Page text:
Men's Soccer Bolsters NCAA Resume with Key Win
Oct. 10, 2012
CHARLOTTESVILLE — In most of the past 31 years, the University of Virginia men’s soccer team could, by mid-October, be all but certain that an invitation to the NCAA tournament was imminent.
This is not one of those seasons. With a lineup dominated by freshmen and sophomores, UVa has struggled at times while playing a grueling schedule. And so it was easy to understand why the Cavaliers were so pumped when the final second ticked off the clock Tuesday night at Klöckner Stadium.
“We needed that result,” sophomore midfielder Eric Bird said after Virginia edged previously undefeated High Point 2-1 on a late penalty kick by senior forward Will Bates. “We knew coming into this game it was a must-win.”
Bates said: “It’s huge, especially after the results we got in these recent games.”
Virginia (6-5-1), which is trying to advance to the NCAA tourney for the 32nd consecutive season, already has faced seven teams ranked in the latest NSCAA poll: No. 1 Maryland, No. 2 North Carolina, No. 5 UCLA, No. 10 Georgetown, No. 13 Xavier, No. 21 VCU and, now, No. 23 High Point.
The Wahoos are 2-4-1 against that group, with wins over VCU and High Point and a tie with Xavier. The losses to Maryland, UNC, UCLA and Georgetown were each by a single goal, and two came in overtime.
High Point, nationally ranked for the first time, came in with a 10-0-1 record and a high-powered offense. An ACC-caliber team, UVa coach George Gelnovatch called the Panthers, and they scored first Tuesday night, capitalizing on a blunder by freshman defender Zach Carroll in the 10th minute.
In their previous four games, a stretch in which they went 1-3, the `Hoos had scored only goal, so the last thing they wanted was to find themselves trailing early. But Virginia steadied itself and, in the 29th minute, pulled even when Bates, from just outside the box, curled in a free kick over a wall of defenders and into the left corner of the goal.
Bates said he and Bird practice lofting the ball over a wall of mannequins.
“It’s a good opportunity to get goals,” Bates said, “and each team should have a specialist, and so I really kind of put in a lot of work to try to make myself better at that.”
Bates’ first goal energized the Cavaliers, and they remained aggressive, adopting a strategy in the second half that left them vulnerable to counter-attacks.
“We literally had, I would say, close to 70 percent of the ball in the first half, but we didn’t really go anywhere with it,” Bird said. “We only generated three or four shots. So George was like, `It’s great you guys are keeping the ball, but we need to actually do something with it.’ So the second half he encouraged us to go forward and get that go-ahead goal. He said, `Just be wary of the counter-attack.’ “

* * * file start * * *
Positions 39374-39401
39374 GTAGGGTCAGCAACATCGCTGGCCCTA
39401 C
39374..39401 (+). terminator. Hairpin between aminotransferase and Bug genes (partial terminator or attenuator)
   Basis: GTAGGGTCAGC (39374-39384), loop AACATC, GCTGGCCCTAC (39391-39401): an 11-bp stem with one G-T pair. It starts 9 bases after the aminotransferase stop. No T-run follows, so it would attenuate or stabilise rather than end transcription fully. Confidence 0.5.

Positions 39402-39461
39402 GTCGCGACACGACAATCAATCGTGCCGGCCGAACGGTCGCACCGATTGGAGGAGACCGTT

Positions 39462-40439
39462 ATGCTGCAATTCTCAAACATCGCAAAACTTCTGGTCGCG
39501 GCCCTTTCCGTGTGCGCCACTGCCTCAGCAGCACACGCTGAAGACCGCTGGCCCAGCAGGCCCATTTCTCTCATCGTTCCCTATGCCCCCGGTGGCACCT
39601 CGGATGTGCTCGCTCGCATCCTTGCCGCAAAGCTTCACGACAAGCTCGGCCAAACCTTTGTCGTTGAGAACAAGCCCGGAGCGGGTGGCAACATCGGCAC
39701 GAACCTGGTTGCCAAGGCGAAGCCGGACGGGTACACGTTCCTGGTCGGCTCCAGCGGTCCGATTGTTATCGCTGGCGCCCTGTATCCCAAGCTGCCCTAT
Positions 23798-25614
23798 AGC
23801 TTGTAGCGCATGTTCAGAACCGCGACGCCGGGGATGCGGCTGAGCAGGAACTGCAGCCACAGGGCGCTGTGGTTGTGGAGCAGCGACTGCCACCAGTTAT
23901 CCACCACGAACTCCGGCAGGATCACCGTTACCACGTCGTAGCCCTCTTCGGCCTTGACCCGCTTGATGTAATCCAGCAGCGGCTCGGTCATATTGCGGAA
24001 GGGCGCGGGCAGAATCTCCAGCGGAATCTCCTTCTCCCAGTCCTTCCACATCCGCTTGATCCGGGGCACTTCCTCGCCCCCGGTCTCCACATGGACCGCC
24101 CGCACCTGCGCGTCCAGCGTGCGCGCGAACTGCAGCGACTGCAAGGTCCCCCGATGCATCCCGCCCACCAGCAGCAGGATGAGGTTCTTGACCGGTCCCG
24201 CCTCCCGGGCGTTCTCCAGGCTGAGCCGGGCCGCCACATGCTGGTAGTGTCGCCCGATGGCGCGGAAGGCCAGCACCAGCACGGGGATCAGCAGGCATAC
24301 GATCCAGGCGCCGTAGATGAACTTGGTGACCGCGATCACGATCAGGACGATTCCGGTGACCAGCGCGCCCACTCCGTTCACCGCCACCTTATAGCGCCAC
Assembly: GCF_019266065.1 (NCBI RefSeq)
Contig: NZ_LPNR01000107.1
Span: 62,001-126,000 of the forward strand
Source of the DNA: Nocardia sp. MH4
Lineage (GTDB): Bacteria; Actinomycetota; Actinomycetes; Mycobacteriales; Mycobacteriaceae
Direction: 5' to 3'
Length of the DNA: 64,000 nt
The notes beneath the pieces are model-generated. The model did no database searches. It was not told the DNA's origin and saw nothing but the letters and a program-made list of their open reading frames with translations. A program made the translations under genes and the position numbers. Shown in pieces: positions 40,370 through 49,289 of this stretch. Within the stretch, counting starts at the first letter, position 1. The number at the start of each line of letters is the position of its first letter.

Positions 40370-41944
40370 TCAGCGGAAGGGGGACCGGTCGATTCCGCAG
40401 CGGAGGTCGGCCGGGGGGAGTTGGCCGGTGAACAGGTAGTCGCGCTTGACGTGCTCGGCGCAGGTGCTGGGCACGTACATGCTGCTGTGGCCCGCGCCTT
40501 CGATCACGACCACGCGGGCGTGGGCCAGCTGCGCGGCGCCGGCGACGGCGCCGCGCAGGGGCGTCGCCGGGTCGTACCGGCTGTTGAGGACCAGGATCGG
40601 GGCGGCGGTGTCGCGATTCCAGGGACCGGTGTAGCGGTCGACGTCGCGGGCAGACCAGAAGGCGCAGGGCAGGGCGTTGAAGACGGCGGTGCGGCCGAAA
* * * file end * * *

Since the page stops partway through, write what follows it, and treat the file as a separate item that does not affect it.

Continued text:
Gelnovatch said: “We played a little bit of a dangerous game, especially in the second half. We got aggressive and we started stringing passes together and keeping it and possessing it in their half, but when it turned over — zoom — they’re gone.”
The swift Panthers couldn’t convert, however, and UVa dominated possession in the final 30 minutes. Twice the Cavaliers nearly scored on corner kicks.
“The balls that [freshman] Scott Thomsen were putting in were really dangerous, and we were really aggressive,” Gelnovatch said, “and I felt that we were going to get a goal off a corner.”
Twice, though, a High Point defender saved a goal off the line after Thomsen played the ball into the box. The `Hoos have played four overtime games this season, and they appeared headed for a fifth. Then High Point midfielder Shane Malcolm was called for a hand ball in the box.
Bates, one of the greatest goal-scorers in the history of a program that has won six NCAA titles, buried the penalty kick, and 73 seconds later Virginia’s two-game losing streak was over.
“This is really huge in terms of a lot of things,” Gelnovatch said. “Keeping us just above that .500 margin is huge, and winning is energy. Losing, even when you play well, like we did against UNC, it just taps your energy. This win puts a little wind in our sails. It’s energy going into these three home games, and we needed to make the most of it.”
The Cavaliers’ next three games are also at Klöckner, starting Friday night against No. 18 Wake Forest. Then will come home games against Wright State (Oct. 16) and Virginia Tech (Oct. 19).
This is Gelnovatch’s 17th season as head coach at his alma mater. Against High Point, he started six freshmen, four sophomores and one senior. Virginia’s reserves Tuesday night included sophomore Chris Somerville and freshman Jordan Poarch.
“There’s no question this is the youngest group we’ve ever had,” Gelnovatch said.
Neither sophomore forward Ryan Zinkhan nor junior midfielder Sean Murnane was available against High Point. Both are out with injuries. The only senior on the roster is Bates, who with 41 career goals is tied for eighth on UVa’s all-time list.
In 2011, Bates was named to the All-ACC first team despite missing the final four regular-season games after tearing his ACL in an Oct. 21 tie at Virginia Tech. In Blacksburg, Bates recalled, he missed a penalty kick on which he went left.
“And then later that game I tore the ACL, so I don’t go left anymore,” Bates said with a smile Tuesday night.
Bird also suffered a season-ending knee injury in 2011. But he rehabbed diligently and has started every game for UVa this year.
He may not be back to full strength yet, but “I’m getting there,” Bird said. “There’s a little bit of hesitance here and there, but it’s what I’ve been dealt, so I’ve just got to deal with it.”